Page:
Essence’s Oscar Garza Predicts The Programmatic In-Housing Trend Won’t Last

Oscar Garza, EVP of media activation at Essence, will speak at AdExchanger’s upcoming Programmatic IO conference on April 10-11 at the Marriott Marquis in San Francisco.

Brands concerned about brand safety, transparency and media budget control are sweetening to the idea of taking programmatic in-house.

But marketers often don’t realize there’s a lot more to programmatic than pushing buttons on a demand-side platform (DSP), said Oscar Garza, head of media activation at Essence.

“Getting someone to buy a keyword and optimize to a CPC is rather trivial, but understanding the impact of different bidding methods requires analytics or data strategy,” he said. “That’s a mistake that I’ve made leading in-house media teams in my career.”

Still, clients and prospects consistently want to talk about bringing programmatic in-house, Garza said. When that happens, Essence launches a consulting project to aid them with timelines and operations.

But not before setting expectations.

“Understand what you’re capable of and what your limits are,” he said. “Have a hybrid approach so you can leverage the agency’s breadth of talent and knowledge of other industries and campaigns, as well as to load balance your resources.”

Garza said he doesn’t believe the in-housing hype will threaten agencies.

“I think we’ll have a swing toward in-housing, advertisers will understand how hard it is and they’ll come back and have a better understanding of the value an agency provides,” he said.

Garza spoke with AdExchanger about in-housing and his remit at Essence as the agency expands into traditional channels.

AdExchanger: What’s the biggest misconception among brands who want to bring programmatic in-house?

OSCAR GARZA: Buying impressions is not hard, but valuing impressions is difficult and understanding where we’ve had an impact is difficult. Where we’re investing in teams like data strategy and analytics, brands are saying, “I have a couple of people who can operate a DSP and I’m good to go.”

How do conversations about in-housing start? 

The advice I give is, you approach an agency for help with something you can’t do yourself. If you think you can do media buying in one of those channels yourself, then go for it.

As an agency, how do you give clients an unbiased answer around in-housing?

We give clients an evaluation framework. If you can do this better than we can, go for it. If you want to do it on a project basis rather than a retainer or commission, we’ll help you.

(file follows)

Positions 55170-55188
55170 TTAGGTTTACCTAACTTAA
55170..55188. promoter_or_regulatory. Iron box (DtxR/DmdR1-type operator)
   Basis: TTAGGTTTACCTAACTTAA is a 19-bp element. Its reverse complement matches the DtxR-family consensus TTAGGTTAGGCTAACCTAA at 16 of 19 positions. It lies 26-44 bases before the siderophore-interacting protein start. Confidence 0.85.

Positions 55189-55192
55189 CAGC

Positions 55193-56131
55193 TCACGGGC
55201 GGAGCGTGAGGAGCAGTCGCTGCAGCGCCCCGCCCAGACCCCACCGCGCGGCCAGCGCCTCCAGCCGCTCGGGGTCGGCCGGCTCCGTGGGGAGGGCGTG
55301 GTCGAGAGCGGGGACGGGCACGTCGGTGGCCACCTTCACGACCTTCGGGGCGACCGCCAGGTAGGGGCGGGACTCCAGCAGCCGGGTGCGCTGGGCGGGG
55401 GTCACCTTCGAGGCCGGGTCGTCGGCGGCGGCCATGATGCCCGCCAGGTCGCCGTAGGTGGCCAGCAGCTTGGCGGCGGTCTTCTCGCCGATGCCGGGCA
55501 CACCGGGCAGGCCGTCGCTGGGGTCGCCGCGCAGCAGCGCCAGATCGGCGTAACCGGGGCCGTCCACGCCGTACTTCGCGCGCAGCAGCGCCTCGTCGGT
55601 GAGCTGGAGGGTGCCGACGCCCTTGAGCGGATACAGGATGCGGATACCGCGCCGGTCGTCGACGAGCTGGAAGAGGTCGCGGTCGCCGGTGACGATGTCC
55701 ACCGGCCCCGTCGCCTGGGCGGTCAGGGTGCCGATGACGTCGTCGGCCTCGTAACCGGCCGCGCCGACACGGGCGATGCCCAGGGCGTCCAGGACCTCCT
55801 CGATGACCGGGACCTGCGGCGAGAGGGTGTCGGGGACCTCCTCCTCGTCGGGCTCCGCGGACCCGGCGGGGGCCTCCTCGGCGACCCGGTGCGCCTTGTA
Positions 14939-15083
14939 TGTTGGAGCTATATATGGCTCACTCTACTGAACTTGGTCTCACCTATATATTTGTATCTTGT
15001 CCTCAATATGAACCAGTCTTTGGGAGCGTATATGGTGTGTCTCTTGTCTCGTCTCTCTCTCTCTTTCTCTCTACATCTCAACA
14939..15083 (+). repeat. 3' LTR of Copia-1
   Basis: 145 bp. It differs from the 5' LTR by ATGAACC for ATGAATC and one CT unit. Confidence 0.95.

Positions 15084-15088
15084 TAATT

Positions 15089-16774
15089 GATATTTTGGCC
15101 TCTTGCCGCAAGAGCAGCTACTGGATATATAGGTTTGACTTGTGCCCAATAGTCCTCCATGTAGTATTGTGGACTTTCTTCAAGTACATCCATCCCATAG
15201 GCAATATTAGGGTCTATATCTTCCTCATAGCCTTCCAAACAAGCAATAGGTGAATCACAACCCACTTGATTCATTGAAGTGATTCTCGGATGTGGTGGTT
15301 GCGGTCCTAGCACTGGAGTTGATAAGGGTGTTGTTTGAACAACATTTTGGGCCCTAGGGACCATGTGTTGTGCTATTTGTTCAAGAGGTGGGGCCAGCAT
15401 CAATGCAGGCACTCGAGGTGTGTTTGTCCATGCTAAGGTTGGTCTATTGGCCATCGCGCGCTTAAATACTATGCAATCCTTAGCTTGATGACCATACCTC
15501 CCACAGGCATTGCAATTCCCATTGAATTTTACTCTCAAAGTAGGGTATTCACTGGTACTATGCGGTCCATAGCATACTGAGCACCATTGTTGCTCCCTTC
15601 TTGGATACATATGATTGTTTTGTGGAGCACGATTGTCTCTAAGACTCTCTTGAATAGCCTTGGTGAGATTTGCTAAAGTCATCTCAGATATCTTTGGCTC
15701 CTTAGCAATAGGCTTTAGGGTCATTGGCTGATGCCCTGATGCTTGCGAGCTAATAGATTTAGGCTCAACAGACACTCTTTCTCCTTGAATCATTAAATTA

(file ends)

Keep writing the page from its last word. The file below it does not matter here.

We propose to some clients to actually pitch it away from Essence. If this is a function you want to do, you should win it away in review the same way you would for anything else.

Do you feel like the programmatic in-housing conversation devalues Essence as an agency? 

If you are exclusively doing media buying in platform-based channels, then the value you would provide will be mitigated, 100%.

We’re looking to drive value much further up the campaign process. It’s strategy: understanding the consumer and the audiences, the moments that they would be exposed to advertising and the messaging. It’s data strategy: What data sources can we employ to find consumers in an addressable way? And it’s business planning: Previous to the brief, what is the client thinking about?

What does Essence do in TV today?

Connected TV more closely resembles a computer, which we’re very comfortable with. It’s still one-to-many, but it’s easier for us to identify that device. VOD is the next easiest place to identify an individual or household.

And as MVPDs reveal more information, were comfortable using that data. If you’re watching Channel 4, that’s going to be hard. But there are techniques to draw that data out and understand that consumer.

The addressable opportunity in TV is still rather low, but some of that technology exists, and there’s a fervor in our end of the industry to see that grow. We’re hoping that the powers that be help us expose that data or adopt ad serving that allows us to better capture it. Understanding the identity of that device or individual and merging it with mobile devices or cookies is the key.

What areas of ad tech are ripe for consolidation or disruption? 

Our approach to creative has been so woefully behind the advances in technology, data and media. Essence is giving a lot of thought to how we advance technology and uses of data there.

In a lot of cases, platforms out there are lacking, so we build either complementary or central technology that compensates for that.

CMOs are coming to terms with how valuable less than 60-second creative is. It’s not about driving people to the store with one ad, but how we augment that with other channels and hit consumers in the moments that are necessary.

What else are you building?

The platforms have grown tremendously over the last couple of years. They’ve added brand safety controls and frequency controls. Those are different integration points. That means my team has to spend another minute, five minutes or an hour in those platforms. That’s not worth any more compensation. We have to find ways to mitigate the time we’re spending.

This interview has been edited.

This post was syndicated from Ad Exchanger.

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